Williamson says she did pay off one of her three credit cards after she caught up her mortgage and utilities with her first checks. She's now trying to allocate some of her income to rebuilding a cash reserve as well as paying off the other two credit card balances.
She's also putting a little money aside for an occasional dinner out with friends and a weekend trip later in the summer.
Straightening the budgetBlayney says that Williamson is taking the right steps toward rebuilding her finances. "I would say getting short-term emergency funds built back up and getting debt paid off are both important next steps," says Blayney. "Treating yourself every once in a while is also good, and when you get checks again, you'll want to celebrate, but don't allow your spending to catch up to your new paycheck."
Scott Crawford, CEO of DebtGoal.com, a company in San Francisco that helps clients prioritize paying off debt, agrees. "I would advise people to build a small short-term cash reserve first," he says. "Your priority should be to give yourself options, and cash gives you options."
If you don't have a high debt load, Crawford says you can concentrate on building a larger cash reserve, possibly enough to live for three to 12 months. However, if you have a high debt load, you should build a small cash reserve, maybe as little as $500 to $1,000, and then concentrate on paying your debt down.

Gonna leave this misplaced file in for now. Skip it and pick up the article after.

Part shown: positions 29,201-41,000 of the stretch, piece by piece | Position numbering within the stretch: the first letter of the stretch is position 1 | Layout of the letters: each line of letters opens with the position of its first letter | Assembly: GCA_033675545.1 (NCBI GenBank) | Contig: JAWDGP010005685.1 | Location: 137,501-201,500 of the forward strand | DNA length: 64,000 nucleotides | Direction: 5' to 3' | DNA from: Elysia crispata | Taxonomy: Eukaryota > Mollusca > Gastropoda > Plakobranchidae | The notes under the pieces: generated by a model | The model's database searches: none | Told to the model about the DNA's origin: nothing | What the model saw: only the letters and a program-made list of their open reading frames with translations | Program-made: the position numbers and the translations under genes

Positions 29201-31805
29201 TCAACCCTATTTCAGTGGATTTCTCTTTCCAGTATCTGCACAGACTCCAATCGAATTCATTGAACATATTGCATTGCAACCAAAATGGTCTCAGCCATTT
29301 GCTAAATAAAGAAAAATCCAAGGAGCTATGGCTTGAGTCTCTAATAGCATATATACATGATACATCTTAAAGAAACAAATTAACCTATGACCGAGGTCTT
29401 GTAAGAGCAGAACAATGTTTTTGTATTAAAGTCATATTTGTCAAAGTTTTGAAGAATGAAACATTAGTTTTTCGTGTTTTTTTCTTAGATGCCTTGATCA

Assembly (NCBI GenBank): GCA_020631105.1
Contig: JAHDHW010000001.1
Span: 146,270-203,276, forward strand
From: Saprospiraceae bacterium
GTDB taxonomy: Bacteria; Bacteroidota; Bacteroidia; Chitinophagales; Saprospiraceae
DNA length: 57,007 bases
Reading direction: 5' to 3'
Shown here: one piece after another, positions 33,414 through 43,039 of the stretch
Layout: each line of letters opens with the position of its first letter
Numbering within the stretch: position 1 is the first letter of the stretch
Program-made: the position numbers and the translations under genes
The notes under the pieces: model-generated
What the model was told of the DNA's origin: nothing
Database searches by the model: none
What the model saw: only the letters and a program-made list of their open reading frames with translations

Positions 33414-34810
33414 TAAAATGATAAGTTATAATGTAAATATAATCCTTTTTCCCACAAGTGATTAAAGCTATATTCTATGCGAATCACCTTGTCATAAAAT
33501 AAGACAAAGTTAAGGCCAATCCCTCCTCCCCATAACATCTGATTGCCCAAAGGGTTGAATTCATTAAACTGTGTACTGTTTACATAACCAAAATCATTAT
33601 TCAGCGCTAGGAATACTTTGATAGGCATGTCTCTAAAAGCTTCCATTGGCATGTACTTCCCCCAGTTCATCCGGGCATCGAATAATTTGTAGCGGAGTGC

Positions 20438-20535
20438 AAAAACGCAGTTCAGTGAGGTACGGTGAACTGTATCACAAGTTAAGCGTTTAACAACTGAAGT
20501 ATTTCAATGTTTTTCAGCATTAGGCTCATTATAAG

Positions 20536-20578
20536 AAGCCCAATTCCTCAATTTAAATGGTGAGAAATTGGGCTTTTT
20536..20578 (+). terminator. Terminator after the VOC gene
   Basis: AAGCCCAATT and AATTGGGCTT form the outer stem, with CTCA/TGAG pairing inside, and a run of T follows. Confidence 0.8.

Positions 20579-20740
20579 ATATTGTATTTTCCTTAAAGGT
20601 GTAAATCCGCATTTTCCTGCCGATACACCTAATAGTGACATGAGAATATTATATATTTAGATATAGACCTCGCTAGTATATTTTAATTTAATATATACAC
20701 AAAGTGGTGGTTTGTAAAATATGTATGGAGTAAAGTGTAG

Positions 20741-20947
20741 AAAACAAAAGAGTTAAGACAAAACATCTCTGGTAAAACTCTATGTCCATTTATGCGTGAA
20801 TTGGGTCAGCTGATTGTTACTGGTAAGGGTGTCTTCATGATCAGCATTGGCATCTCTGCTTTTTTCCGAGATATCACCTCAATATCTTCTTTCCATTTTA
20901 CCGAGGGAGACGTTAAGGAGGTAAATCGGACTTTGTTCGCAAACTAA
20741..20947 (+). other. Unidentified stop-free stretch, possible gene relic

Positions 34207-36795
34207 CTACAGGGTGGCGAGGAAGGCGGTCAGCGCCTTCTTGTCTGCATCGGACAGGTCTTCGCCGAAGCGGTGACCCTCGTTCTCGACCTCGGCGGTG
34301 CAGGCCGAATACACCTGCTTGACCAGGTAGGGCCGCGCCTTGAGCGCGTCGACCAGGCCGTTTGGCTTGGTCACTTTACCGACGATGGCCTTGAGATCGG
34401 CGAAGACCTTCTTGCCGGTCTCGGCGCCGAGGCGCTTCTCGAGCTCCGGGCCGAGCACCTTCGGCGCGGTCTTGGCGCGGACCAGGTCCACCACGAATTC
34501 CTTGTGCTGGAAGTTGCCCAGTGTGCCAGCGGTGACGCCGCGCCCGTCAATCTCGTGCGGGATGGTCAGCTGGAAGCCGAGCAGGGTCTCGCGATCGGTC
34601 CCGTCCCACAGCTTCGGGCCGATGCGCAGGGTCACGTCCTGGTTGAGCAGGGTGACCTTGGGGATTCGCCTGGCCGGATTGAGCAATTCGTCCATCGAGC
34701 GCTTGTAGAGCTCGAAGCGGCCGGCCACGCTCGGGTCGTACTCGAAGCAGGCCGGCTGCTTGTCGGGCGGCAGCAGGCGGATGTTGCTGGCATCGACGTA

Crawford says not to put a lot of thought into what the short-term savings account yields. "It really doesn't matter if it is yielding a half percent or a full percent. That money is only there to give you options," he says. "Put your thoughts into things that matter, such as reducing your short-term debt."
Blayney says when paying off debt, prioritize your bills by highest interest first. "Address your debt that is costing you the most," she says.
Once your living expenses are covered, your short-term savings is rebuilt and short-term debt is significantly paid off or paid down, you can then concentrate on rebuilding your retirement or contributing to it once again.
"When you get a paycheck, think of a portion of it for today and the rest is for tomorrow," Blayney says. "Hang on to that frugality you learned during your unemployment.
"You will have to take into consideration that if you were unemployed for one to two years, you weren't contributing to your retirement or SSI (Social Security) and you might have to work a little longer."
Create a news alert for "smart spending"